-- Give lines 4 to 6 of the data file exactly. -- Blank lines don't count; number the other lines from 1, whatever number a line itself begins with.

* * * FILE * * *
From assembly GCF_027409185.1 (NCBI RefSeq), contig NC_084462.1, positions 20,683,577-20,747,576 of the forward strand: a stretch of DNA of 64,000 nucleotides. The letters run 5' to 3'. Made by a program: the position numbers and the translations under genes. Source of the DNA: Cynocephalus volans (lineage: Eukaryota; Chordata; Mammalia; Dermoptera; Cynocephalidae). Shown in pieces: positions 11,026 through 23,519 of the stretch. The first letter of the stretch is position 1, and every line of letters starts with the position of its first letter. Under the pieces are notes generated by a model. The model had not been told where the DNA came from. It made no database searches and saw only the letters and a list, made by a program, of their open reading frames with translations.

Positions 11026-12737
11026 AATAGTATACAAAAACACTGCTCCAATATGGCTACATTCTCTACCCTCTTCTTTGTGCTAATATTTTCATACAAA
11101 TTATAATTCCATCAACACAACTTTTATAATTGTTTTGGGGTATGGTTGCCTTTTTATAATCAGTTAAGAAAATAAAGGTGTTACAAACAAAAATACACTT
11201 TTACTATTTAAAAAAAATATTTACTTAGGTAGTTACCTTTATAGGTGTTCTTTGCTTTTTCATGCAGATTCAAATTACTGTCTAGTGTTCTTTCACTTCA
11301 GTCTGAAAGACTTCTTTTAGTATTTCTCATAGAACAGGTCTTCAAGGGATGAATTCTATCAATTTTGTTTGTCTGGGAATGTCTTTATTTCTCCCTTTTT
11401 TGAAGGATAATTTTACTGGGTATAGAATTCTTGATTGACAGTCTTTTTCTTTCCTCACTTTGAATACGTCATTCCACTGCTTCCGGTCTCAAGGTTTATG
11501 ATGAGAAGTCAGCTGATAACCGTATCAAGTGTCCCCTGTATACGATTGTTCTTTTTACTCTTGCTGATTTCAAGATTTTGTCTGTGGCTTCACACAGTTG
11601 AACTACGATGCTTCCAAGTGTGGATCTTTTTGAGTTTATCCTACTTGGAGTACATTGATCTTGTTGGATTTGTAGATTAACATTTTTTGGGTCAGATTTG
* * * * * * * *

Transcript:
11101 TTATAATTCCATCAACACAACTTTTATAATTGTTTTGGGGTATGGTTGCCTTTTTATAATCAGTTAAGAAAATAAAGGTGTTACAAACAAAAATACACTT
11201 TTACTATTTAAAAAAAATATTTACTTAGGTAGTTACCTTTATAGGTGTTCTTTGCTTTTTCATGCAGATTCAAATTACTGTCTAGTGTTCTTTCACTTCA
11301 GTCTGAAAGACTTCTTTTAGTATTTCTCATAGAACAGGTCTTCAAGGGATGAATTCTATCAATTTTGTTTGTCTGGGAATGTCTTTATTTCTCCCTTTTT